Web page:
Former NAB chief of staff Rosemary Rogers has been sentenced to a maximum of eight years in prison, with a non-parole period of four years and nine months, after the NSW district court found her guilty of having approved huge invoices from event management company Human Group.
The case, which was first brought to light in 2019 after concerns were raised by a whistleblower, relates to breaches that took place between 2013 and 2017.
The Human Group had reportedly issued a series of invoices totalling approximately $43.4 million for consulting services purportedly provided to NAB as part of a scheme that was alleged to have been devised by Human Group, its director Helen Rosamond, and Ms Rogers in a bid to defraud the bank.
NAB alleged that Ms Rosamond (who has denied the charges laid against her and is facing a separate trial in July for her alleged role in the offending) was arranging for the invoices to be issued and sent to NAB, which Ms Rogers then was ensuring were paid.
The bank also asserted that 57 “secret commission payments” were made by Ms Rosamond and/or Human Group to Ms Rogers between 2013 and 2017.
It was estimated that Ms Rogers received around $5.4 million worth of benefits. She has reportedly already repaid more than $4 million.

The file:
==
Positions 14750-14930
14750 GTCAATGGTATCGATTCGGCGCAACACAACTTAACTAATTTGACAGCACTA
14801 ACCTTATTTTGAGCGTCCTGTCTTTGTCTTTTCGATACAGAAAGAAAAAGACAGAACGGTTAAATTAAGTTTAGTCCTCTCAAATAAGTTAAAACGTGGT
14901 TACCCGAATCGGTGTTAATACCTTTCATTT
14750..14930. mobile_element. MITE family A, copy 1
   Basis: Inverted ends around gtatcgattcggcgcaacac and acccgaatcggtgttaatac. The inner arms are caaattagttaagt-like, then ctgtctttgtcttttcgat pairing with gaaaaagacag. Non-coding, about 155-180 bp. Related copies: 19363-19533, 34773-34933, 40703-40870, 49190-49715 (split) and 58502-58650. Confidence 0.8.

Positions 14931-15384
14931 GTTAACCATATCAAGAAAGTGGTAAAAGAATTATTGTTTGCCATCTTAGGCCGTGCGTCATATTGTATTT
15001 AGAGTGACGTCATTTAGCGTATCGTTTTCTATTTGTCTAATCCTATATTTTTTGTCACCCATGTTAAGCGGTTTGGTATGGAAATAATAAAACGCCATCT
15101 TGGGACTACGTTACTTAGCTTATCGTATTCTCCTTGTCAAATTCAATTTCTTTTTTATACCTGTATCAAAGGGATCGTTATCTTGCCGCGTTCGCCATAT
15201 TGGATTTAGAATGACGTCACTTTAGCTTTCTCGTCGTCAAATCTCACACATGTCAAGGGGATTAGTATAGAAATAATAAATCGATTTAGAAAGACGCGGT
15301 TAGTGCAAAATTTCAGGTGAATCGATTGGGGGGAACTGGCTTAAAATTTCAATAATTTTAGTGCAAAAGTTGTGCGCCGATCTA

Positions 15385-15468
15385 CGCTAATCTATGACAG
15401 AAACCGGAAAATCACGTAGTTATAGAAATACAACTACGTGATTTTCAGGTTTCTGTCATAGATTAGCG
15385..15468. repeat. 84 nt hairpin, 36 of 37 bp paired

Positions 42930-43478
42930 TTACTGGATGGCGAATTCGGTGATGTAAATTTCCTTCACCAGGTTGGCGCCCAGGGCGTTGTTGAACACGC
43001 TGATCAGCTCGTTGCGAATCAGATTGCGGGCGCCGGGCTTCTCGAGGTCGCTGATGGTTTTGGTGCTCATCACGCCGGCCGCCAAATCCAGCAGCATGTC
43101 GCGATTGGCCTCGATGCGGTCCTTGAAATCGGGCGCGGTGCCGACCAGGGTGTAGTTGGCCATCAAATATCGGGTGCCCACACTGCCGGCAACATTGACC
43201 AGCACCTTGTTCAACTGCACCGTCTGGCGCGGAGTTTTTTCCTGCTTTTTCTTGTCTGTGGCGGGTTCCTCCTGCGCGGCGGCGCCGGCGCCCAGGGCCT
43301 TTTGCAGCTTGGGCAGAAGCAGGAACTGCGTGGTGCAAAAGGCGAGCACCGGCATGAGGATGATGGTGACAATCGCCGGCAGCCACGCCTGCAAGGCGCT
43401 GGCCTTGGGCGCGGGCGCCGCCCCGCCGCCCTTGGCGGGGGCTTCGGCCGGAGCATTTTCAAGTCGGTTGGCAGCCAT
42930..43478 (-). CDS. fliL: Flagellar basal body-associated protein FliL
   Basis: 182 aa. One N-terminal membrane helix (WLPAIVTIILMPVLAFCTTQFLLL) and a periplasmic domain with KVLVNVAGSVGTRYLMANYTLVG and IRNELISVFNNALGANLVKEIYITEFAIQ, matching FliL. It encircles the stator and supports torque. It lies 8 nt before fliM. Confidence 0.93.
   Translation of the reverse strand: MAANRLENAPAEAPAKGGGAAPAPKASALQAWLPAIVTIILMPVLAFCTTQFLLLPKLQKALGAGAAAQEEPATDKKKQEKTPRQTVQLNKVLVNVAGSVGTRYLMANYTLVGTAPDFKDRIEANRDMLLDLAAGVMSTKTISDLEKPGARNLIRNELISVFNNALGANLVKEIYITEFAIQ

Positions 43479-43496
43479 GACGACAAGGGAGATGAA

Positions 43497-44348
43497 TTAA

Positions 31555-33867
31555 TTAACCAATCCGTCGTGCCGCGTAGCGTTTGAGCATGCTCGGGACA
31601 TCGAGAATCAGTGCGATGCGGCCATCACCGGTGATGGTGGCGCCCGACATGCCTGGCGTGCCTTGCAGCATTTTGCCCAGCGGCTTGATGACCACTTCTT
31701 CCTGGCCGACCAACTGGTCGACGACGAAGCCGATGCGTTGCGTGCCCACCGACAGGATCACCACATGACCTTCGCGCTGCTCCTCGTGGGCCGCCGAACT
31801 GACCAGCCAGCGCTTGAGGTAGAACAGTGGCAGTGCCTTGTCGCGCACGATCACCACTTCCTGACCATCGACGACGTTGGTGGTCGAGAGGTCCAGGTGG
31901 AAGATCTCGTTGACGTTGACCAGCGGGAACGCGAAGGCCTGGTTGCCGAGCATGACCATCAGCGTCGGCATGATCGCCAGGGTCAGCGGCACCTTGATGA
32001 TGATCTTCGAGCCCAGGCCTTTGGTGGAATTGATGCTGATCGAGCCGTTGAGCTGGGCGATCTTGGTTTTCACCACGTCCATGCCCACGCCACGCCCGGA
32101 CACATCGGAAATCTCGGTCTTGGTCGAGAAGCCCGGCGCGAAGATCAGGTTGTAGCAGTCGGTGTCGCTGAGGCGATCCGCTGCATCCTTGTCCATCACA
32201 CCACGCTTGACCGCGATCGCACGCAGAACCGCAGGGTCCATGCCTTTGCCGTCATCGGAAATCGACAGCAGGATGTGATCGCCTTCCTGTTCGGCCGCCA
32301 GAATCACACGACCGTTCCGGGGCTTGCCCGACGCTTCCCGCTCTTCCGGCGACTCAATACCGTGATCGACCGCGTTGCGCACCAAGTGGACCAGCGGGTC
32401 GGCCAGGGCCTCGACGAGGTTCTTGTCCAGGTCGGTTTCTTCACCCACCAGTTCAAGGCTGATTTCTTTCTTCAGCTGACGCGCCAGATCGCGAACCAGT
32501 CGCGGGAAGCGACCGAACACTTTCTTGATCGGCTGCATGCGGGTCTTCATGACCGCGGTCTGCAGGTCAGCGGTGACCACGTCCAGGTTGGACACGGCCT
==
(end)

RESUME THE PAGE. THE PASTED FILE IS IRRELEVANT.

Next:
After pleading guilty to many of the offences laid against her, Ms Rogers was sentenced to a maximum term of eight years by the court.
In his sentencing remarks, Judge Paul Conlon said he found it “absolutely staggering that this fraud was not detected by some appropriate system of internal auditing by NAB”.
“All that was required was for Human Group to submit invoices that were devoid of detail and the offender would merely approve them courtesy of her delegated authority.”
Speaking after the sentencing, NAB’s chief legal counsel, Sharon Cook, said: “NAB has assisted NSW Police with its enquiries throughout the investigation, and we are pleased this part of the matter is now resolved.
“The issue was first reported by a whistleblower, and I thank them for coming forward and alerting us to this illegal activity, enabling NAB to investigate thoroughly and refer it to the police.
“NAB has zero tolerance for any criminal activity. Where criminal conduct is identified, we will refer it to the police.”
Touching on the audit/oversight issues raised by the judge, Ms Cook added: “Since becoming aware of the issue, we have made changes to strengthen controls in our organisation, including changing delegations and introducing additional checks on expenses.
“As there is a second party involved who is still before the court, NAB is unable to comment further on this matter.
“We are taking court action to recover the proceeds of the alleged fraud.”
Annie Kane is the editor of The Adviser and Mortgage Business.
As well as writing about the Australian broking industry, the mortgage market, financial regulation, fintechs and the wider lending landscape – Annie is also the host of the Elite Broker and In Focus podcasts and The Adviser Live webcasts.